ESSENTIAL OIL PRECAUTIONS TO CONSIDER

Please note that this is a general safety guideline and not intended to insight fear regarding the use of essential oils. Essential oils are approximately 70 times stronger than the plant that they came from, however being natural doesn’t automatically make them safe. Essential oils pose very little or no risk if used correctly. This information on this page is for educational purposes only.

Please read our ingredients information page for more details.

Below is a list of some general essential oil precautions you may need to take into consideration.

Primary variables to consider :

  • The method of application
  • How much of the essential oil is to be used for treatment
  • The person being treated
  • The potential toxicity of the essential oil and any drug interactions
  • The purity and freshness of the essential oil.

STORAGE – Keep in tightly sealed dark bottles, away from heat, sunlight, children and pets. Some oils are more flammable than others and should be kept away from open flames.

GENERAL USAGE – For external use only. Keep away from eyes and other mucous membranes (mouth, vagina and rectum). Specialised suppositories may be prescribed and created by a certified aromatherapist only. Do not operate equipment or vehicles after use of relaxation or sleep inducing oils and vary prolonged or constant use of the same essential oil. Some essential oils used for sleep may do the opposite if used in excess.

DO NOT INGEST – It is against the codes of professional practice in Australia for aromatherapists to recommend or prescribe the ingestion of essential oils. This level of knowledge should only be available from those who have studied Advanced Aromatic Medicine. Related Article : Should I ingest essential oils?

VENTILATION – Essential oils are concentrated, and exposure to excess or concentrated essential oils can cause headaches or other symptoms. Use with caution and adequate ventilation.

PATCH TEST – Put a few diluted drops of any new or suspect oil on the back of your wrist or inside forearm, cover with a bandage and leave on for up to a day. If irritation, itching or redness occur, use a plain cream or vegetable oil to help remove the essential oil, then wash in warm soapy water. Discontinue use or reduce the concentration level used.

NEAT (UNDILUTED) APPLICATION – Essential oils should always be diluted in carrier oil and not be applied directly to the skin unless advised by a qualified aromatherapist. If too much essential oil has been applied to the skin please use a carrier oil to wipe off and remove the excess oil before washing the area with warm soapy water. For the recommended dilution ratios please read this related article : Essential Oil Topical Dilutions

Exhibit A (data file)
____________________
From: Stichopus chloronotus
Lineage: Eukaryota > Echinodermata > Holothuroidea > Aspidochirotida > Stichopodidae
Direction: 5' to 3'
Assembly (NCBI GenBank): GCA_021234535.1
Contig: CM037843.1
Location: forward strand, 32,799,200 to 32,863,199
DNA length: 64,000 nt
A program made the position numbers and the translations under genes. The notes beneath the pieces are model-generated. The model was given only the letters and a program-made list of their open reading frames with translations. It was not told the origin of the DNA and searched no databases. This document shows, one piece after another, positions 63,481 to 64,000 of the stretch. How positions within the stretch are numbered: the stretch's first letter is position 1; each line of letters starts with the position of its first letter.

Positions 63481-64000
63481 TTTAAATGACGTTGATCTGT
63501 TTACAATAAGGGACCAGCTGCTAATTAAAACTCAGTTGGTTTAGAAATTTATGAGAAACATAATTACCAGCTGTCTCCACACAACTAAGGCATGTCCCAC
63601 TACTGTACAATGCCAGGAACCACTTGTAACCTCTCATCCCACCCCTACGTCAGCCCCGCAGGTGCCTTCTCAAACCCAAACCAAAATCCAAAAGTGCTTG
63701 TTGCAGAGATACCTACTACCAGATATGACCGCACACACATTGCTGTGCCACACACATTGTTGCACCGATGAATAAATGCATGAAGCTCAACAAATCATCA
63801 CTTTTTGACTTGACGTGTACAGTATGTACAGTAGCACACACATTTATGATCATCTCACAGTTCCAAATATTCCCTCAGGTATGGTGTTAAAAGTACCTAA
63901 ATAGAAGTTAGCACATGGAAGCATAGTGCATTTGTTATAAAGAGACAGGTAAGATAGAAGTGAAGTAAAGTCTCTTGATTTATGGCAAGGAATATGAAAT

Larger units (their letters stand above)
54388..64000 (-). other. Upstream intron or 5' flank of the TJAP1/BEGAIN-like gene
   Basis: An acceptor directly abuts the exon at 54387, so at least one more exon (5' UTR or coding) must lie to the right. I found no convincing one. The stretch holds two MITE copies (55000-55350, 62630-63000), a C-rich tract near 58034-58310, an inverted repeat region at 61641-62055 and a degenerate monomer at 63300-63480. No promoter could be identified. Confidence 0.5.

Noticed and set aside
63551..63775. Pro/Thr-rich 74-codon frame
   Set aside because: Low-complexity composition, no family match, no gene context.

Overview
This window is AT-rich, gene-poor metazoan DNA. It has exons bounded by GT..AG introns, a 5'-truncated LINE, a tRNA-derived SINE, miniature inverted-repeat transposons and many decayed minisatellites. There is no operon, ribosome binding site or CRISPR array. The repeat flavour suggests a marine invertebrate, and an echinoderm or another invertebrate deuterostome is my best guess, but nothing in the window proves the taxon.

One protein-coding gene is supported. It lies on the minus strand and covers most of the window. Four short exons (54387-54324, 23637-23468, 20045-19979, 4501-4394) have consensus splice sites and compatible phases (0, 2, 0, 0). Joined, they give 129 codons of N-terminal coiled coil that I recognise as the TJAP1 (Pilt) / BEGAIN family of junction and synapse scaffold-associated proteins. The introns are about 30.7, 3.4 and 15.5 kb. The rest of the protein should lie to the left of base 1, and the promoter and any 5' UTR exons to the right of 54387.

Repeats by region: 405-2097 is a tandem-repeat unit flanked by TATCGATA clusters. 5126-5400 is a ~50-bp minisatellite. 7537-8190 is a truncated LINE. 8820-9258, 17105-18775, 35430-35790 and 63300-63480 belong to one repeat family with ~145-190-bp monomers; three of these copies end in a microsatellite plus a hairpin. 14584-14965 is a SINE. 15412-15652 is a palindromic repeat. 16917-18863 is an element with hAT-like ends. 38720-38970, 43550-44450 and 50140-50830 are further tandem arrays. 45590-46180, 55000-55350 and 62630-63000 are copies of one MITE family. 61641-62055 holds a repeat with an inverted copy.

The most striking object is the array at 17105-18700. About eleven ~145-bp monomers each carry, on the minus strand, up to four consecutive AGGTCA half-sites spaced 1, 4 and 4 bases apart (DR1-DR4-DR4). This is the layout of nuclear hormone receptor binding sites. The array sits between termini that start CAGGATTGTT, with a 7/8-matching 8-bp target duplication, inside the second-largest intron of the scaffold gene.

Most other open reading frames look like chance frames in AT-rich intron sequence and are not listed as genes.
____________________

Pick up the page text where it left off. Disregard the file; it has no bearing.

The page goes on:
BATHING – Essential oils should also not be added to the bath without diluting first in a carrier oil or dispersant such as castile soap or solubiliser. This ensures that the essential oil emulsifies with the water and neat essential oil does not touch the skin. Essential oils such as lemongrass, peppermint, thyme, cinnamon or other hot oils should also be avoided as they can be dermal irritants and may cause extreme tingling, heating or cooling effect on the skin. Such oils should also be avoided in products such as bath bombs, bath salts and melts.

DIFFUSION – It’s best to only diffuse for short periods of time. Usually 30-45 minutes is the maximum time recommended, and 15 minutes for young children. Having an ultrasonic diffuser with a proper interval setting and timer is recommended. [ Shop for ultrasonic diffusers ] Keep in mind that essential oils have therapeutic properties and safety issues and therefore should not just be diffused for scent alone. Take care when diffusing around children and pets. Check to make sure that the oils being used are safe to use around all who are present. Symptoms such as nausea, dizziness, headaches and drowsiness may occur when becoming over exposed to breathing in essential oils.

PHOTOTOXICITY – These oils may cause skin pigmentation and irritation if exposed to direct sunlight. These oils include angelica root, bergamot (cold pressed), cumin, grapefruit (cold pressed), lemon (cold pressed), lime (cold pressed), lovage, mandarin leaf, orange (cold pressed), rue & tagetes. Steam distilled citrus oils are generally not phototoxic. Skin should not be exposed to sunlight for approximately 48 hours after using these oils and should never be used neat on skin. I use steam distilled citrus oils in my blends where possible or follow the guide by keeping my blends within the recommended dilutions to prevent phototoxicityCold Pressed/Expressed Bergamot – 2 drops max per 30ml carrier oil, Cold Pressed/Expressed Lemon – 12 drops max per 30ml carrier oil, Cold Pressed/Expressed Lime – 4 drops max per 30ml carrier oil, Cold Pressed/Expressed Grapefruit – 30 drops max per 30ml carrier oil.

HIGH BLOOD PRESSURE – hypertense individuals should avoid hyssop, rosemary, Spanish and common sage and thyme.

EPILEPSY – Due to seizures being unpredictable and individual it’s difficult to list essential oils that may be triggers. Generally speaking though essential oils that have a powerful action on the nervous system such as camphor, sweet fennel, hyssop, rosemary, spike lavender and all types of sage should certainly be avoided. Other essential oils with powerful smells might also initiate such attacks.

ASTHMA – Asthma is another condition where an oil that may be helpful to one individual may be an asthma attack trigger to another individual. Some essential oils may be safely used by asthma sufferers to open the airways, reduce inflammation and assist with wheezing. In some cases however, essential oils can cause an asthma attack in people who are easily triggered by strong smells or chemicals. Please seek the advice of a qualified aromatherapist to find out which essential oils are best for your individual health.

DIABETES – Avoid angelica. Rosemary is also believed to be of concern and best to be avoided.